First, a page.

"I purchased these as hatching eggs, they did..."
Pros - Seem like calm chicks not very noisy as chicks go, Very cute babies
Cons - Very expensive eggs for such a horrible hatch rate. Only 4 out of 12 hatched. Would not purchase these again.
I will update the review when I get more info on this "Designer Breed" These were marked as the SBEL. When I asked MY Pet Chicken about these chickens not matching the picture or the description listed for the Chicks, they told me that they do not always use a picture of the accurate chick on their web sight. However the sight clearly says and I quote "Super Blue Egg Layer – These start out as yellow chicks and they grow into white hens with black flecks. They typically start laying at the early age of 24 weeks. These hens lay HUGE blue eggs, five to six times per week." Clearly the two chickens pictured below are not white. When I pointed this out to them they seemed to not be able to comprehend what I as talking about. The description for their SCEL says this: Super Chocolate Egg Layer – "Another super-secret recipe from the minds at My Pet Chicken! The Super Chocolate Egg Layers are great producers of large chocolate eggs, and will produce five to six eggs per week. These birds will do well in both hot and cold climates, are friendly, hardy, and beautiful to look at! Almost all will be white with black flecks. Some will have blue flecks, and some will be barnyard colored. (Fun!)" I had yellow chicks with black spots hatch from the eggs that I received that were marked SCEL. So I am still somewhat confused. However a friend of mine just hatched out some SCEL and they hatched out yellow as well. So I can only assume that the blue one below and the black one that looks like a Black Copper Marans are truly SBEL. They are five months old in a week (5-08-16) and close to laying, then I will know for sure. But this is really annoying. And My Pet Chicken does not seem to be concerned that they are using false photos to advertise their chickens.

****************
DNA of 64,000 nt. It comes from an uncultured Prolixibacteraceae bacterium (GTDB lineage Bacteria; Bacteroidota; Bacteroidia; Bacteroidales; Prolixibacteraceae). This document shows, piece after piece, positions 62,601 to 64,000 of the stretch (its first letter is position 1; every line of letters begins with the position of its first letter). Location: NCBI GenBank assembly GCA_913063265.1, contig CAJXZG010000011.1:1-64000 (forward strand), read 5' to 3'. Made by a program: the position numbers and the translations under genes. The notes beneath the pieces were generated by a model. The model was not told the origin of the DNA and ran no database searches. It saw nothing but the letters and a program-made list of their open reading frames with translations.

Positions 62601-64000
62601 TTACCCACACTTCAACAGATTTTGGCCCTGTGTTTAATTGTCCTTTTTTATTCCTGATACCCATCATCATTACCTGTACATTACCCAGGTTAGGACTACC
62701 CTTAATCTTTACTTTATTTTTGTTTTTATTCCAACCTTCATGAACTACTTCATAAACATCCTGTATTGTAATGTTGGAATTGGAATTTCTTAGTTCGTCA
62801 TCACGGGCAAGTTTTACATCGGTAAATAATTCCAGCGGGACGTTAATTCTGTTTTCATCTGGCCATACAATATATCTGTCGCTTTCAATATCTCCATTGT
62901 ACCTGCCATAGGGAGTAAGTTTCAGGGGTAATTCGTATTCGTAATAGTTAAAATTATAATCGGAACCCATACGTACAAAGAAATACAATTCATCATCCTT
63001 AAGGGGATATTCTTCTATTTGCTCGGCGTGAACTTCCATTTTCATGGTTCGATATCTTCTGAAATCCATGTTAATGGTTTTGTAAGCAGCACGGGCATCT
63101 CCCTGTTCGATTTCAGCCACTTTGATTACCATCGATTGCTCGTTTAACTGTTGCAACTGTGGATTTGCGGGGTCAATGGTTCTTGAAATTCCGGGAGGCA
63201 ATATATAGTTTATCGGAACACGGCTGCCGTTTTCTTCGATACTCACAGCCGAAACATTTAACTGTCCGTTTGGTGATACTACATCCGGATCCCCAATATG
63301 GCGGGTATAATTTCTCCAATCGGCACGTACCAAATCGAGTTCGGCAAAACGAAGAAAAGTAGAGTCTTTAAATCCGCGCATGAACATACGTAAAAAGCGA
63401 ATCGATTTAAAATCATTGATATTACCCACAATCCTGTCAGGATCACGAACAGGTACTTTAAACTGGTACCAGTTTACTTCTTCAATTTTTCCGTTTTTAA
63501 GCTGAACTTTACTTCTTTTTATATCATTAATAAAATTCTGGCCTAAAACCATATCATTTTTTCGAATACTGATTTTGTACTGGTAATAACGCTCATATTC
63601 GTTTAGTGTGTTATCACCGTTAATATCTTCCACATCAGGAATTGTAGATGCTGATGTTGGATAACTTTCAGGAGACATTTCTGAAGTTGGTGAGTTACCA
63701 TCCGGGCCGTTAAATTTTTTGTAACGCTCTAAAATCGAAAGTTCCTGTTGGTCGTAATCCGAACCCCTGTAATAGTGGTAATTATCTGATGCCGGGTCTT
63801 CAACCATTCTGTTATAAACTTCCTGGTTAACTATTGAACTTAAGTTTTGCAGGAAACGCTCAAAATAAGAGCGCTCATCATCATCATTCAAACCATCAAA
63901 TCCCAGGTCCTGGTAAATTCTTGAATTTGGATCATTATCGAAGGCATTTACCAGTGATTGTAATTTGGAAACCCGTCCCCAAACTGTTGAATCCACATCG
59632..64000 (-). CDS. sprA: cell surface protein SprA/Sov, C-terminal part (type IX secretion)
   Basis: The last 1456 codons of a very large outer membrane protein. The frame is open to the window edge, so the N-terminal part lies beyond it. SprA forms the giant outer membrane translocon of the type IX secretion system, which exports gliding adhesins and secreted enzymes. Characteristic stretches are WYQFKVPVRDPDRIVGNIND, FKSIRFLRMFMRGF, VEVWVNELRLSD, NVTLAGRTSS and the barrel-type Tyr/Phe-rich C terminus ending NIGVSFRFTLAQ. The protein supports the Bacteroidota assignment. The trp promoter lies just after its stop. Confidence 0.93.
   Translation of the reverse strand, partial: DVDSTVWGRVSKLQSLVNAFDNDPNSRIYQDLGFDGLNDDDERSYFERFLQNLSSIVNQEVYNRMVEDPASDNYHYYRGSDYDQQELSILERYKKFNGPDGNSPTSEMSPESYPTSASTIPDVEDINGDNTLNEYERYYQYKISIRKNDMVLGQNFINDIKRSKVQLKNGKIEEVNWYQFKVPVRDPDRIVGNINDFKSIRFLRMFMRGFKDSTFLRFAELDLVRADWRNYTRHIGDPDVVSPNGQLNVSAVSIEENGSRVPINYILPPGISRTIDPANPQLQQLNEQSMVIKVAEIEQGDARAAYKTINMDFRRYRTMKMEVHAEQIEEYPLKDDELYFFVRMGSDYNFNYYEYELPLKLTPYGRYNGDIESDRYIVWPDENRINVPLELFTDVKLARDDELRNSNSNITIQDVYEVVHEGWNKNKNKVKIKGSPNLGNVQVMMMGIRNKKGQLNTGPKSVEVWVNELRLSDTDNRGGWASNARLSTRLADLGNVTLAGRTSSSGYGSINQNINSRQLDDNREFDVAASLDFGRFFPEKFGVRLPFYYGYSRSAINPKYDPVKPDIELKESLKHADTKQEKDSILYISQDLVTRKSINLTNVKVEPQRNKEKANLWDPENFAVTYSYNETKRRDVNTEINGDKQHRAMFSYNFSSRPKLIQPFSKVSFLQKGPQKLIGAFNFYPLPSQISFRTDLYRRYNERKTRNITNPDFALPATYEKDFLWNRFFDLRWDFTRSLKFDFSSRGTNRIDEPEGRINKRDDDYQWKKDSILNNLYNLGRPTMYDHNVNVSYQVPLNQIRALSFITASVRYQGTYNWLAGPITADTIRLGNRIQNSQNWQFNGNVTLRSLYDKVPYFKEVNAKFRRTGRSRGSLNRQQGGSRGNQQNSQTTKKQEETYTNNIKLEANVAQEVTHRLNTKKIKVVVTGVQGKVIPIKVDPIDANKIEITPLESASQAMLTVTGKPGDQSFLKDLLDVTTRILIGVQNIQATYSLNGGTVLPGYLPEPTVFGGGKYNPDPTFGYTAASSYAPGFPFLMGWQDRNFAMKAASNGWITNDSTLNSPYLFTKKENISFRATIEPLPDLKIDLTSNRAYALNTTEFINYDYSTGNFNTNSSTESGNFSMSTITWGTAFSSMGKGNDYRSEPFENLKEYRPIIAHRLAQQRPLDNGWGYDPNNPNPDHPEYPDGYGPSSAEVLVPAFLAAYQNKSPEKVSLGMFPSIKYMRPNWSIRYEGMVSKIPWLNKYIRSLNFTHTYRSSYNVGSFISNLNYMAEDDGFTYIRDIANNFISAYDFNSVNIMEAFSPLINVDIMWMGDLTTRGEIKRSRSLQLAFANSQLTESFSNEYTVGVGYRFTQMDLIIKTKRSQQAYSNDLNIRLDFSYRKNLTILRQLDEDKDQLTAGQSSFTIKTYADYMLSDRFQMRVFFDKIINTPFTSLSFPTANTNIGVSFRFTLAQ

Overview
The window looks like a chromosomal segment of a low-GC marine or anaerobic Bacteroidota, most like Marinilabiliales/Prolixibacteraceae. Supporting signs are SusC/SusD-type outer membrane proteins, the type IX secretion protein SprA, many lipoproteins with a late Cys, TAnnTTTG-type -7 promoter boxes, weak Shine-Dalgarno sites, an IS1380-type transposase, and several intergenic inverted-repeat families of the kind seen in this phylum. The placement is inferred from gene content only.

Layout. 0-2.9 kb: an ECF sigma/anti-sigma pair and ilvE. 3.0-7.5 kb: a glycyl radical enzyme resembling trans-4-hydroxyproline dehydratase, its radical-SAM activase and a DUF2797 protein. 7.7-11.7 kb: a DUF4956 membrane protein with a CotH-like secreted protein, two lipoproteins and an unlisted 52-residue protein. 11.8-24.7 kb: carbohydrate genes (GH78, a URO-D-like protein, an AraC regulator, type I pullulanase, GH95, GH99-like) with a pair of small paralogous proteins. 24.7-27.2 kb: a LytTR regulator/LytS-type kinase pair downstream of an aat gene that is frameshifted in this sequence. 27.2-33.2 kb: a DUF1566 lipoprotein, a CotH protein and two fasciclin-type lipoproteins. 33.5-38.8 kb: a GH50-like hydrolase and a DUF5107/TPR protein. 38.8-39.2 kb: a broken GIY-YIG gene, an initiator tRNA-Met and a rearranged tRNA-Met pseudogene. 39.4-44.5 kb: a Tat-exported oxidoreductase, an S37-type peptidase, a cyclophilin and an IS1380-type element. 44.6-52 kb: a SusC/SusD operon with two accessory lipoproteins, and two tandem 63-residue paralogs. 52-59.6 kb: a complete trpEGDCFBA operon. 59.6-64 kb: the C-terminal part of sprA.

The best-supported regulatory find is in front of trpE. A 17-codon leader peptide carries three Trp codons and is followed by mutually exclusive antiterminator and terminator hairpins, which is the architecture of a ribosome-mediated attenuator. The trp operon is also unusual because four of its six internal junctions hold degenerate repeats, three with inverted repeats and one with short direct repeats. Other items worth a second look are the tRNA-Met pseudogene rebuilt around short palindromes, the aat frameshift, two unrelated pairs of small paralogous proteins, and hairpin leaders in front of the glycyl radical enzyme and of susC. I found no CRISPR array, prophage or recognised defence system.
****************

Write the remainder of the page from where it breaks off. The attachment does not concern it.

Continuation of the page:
They came out of these eggs
And here they are as chicks
The hen in the top picture does lay very light blue eggs. They are so light that you can barely call them blue. Also they are not Super in any way. They are medium sized at best. The hen in the second picture was clearly mislabeled when shipped out to me. She lays brown eggs. we not happy with the results compared to the description that was given on the sight.
I consider it false advertising that they put pictures of hens that are not what the hens look like when they hatch. I do not know why they do that and their explanation is grossly inadequate. These hatching eggs were expensive and when you shop for hatching eggs you assume that the picture that is included with the hatching eggs is a representation of what the hen will look like when they are grown. This is NOT the case with the hatching eggs at My Pet Chicken. To say that the hens are "A super secret recipe" is just not good enough. Also these Chickens are strange. Their instincts seem to be off, they are flighty and very broody.